A. L. Schorr
Social Service Review, vol. 74, 2000, p. 124-136
Provides a review of the development of public child welfare services in the US in the 20th century, identifying the blows that degraded the system from the 1960s on. Assesses steps that were taken to reform the system moderately, including administrative restructuring, permanency planning, family preservation and case management. The system is at present underfunded, overburdened and undermined by the application of managed care.
M. Young and J. Stogden
Working with Older People, vol. 4, Apr. 2000, p. 20-22
Evidence from the United States shows there is a revival in the importance of the extended family. As more people live longer, the role of uncles and aunts is being assumed by grandparents and great-grandparents. Climbing divorce rates, teenage pregnancies and drug use have led to many American grandparents becoming foster parents. Article calls for UK social services also to make more use of grandparents as foster carers.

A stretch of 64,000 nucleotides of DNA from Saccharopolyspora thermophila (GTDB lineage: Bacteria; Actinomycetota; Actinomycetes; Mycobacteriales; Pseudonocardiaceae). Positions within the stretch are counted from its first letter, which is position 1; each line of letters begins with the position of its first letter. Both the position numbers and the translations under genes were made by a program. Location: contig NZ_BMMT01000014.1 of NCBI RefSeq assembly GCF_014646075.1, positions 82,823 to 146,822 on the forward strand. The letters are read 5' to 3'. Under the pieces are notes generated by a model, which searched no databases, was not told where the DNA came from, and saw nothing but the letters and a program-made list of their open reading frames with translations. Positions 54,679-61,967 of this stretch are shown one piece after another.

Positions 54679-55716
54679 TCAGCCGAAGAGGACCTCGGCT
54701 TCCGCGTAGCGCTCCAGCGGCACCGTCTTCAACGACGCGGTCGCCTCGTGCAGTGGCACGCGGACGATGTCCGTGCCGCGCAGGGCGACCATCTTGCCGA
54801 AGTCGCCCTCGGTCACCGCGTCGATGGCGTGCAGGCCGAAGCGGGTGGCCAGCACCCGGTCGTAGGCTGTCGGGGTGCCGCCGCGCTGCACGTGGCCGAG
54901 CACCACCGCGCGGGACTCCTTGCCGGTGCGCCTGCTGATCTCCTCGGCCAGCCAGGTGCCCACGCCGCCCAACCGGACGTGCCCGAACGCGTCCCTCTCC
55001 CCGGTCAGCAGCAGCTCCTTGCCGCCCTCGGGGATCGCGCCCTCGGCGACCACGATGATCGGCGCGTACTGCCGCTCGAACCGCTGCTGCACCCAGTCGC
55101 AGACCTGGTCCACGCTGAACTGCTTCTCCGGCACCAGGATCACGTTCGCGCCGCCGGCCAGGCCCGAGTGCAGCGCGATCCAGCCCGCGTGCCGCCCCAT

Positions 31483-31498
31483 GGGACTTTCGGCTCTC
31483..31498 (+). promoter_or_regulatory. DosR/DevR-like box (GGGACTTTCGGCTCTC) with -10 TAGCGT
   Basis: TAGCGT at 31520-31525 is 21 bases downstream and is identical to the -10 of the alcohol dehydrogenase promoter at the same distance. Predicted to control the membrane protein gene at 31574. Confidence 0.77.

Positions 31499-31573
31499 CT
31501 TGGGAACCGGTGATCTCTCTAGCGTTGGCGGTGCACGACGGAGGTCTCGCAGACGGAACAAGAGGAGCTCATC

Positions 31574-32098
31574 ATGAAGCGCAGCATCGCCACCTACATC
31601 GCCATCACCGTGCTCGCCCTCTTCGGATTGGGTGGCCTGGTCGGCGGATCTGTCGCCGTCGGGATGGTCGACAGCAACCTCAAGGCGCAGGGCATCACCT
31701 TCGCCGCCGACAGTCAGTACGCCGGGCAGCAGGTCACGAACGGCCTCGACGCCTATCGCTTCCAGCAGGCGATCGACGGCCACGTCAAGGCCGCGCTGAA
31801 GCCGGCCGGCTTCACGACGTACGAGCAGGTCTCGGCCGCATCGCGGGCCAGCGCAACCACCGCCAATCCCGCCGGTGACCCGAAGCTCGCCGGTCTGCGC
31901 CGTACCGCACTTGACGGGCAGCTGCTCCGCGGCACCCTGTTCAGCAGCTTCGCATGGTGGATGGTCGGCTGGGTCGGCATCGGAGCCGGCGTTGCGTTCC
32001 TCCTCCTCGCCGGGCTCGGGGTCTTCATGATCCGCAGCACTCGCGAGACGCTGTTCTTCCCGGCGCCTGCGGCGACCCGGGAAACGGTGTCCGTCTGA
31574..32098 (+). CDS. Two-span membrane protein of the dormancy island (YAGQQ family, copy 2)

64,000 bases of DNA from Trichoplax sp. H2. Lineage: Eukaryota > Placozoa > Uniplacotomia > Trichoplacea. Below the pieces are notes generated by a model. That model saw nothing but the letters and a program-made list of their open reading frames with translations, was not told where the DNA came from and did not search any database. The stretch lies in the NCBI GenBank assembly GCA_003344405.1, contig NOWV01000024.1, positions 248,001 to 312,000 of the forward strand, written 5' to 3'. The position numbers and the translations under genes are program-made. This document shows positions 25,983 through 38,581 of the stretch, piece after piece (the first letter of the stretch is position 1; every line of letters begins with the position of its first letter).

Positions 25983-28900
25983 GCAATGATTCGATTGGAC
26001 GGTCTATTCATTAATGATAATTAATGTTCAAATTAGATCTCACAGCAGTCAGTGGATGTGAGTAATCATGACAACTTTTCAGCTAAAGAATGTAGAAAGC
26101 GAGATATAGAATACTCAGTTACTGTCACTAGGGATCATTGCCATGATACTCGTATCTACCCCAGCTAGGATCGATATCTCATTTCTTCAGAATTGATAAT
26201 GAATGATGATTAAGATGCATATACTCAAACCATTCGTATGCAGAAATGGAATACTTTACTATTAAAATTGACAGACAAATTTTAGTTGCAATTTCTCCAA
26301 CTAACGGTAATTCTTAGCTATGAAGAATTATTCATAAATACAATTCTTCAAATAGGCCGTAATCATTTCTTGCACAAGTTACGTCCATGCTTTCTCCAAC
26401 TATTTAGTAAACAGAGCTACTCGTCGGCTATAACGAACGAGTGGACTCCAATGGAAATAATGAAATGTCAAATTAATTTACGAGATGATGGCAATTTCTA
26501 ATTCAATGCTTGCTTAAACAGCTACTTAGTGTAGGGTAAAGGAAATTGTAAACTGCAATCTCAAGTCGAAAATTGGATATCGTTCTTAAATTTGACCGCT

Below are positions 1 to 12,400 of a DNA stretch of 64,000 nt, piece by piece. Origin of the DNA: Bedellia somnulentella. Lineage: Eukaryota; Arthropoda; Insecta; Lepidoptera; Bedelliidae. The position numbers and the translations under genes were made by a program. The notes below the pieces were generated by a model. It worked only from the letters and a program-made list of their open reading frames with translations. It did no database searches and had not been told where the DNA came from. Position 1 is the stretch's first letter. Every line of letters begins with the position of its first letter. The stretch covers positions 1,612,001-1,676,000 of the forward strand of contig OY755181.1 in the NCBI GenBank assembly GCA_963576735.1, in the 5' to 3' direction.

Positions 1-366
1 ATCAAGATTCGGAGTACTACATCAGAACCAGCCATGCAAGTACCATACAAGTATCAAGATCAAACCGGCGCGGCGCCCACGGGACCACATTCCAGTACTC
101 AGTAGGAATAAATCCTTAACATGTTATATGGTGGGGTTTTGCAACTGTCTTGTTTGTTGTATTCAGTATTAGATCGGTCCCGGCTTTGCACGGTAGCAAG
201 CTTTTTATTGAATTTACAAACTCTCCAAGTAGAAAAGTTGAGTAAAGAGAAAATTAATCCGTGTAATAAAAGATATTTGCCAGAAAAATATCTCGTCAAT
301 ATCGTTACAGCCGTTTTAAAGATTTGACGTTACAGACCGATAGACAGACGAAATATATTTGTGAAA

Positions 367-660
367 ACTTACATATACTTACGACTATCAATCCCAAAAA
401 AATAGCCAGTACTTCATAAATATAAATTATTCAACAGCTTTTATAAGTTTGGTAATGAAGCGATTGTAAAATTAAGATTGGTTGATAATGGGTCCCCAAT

Community Care, no. 1321, 2000, p. 27
Research has shown that poor parenting in the early years adversely affects brain development. This has led in the US to investment in, and improvement of, family support, maternal and child health services and child care. Article goes on to briefly consider implications for the UK.
Journal of European Public Policy, vol. 7, 2000, p. 244-260
Article examines the evolution of public policy-making in the field of child care in England and France from 1980 to 1989 using the policy network model. One of the main assumptions of the model is that networks affect policy outcomes. In the case of child care policy, the assumption that policy network characteristics affect outcomes was true only for some stages of the policy-making process. However, at other times the impact of exogenous shocks per se or the influence of cultural traditions were more important than network structures in framing legislative reform in both countries.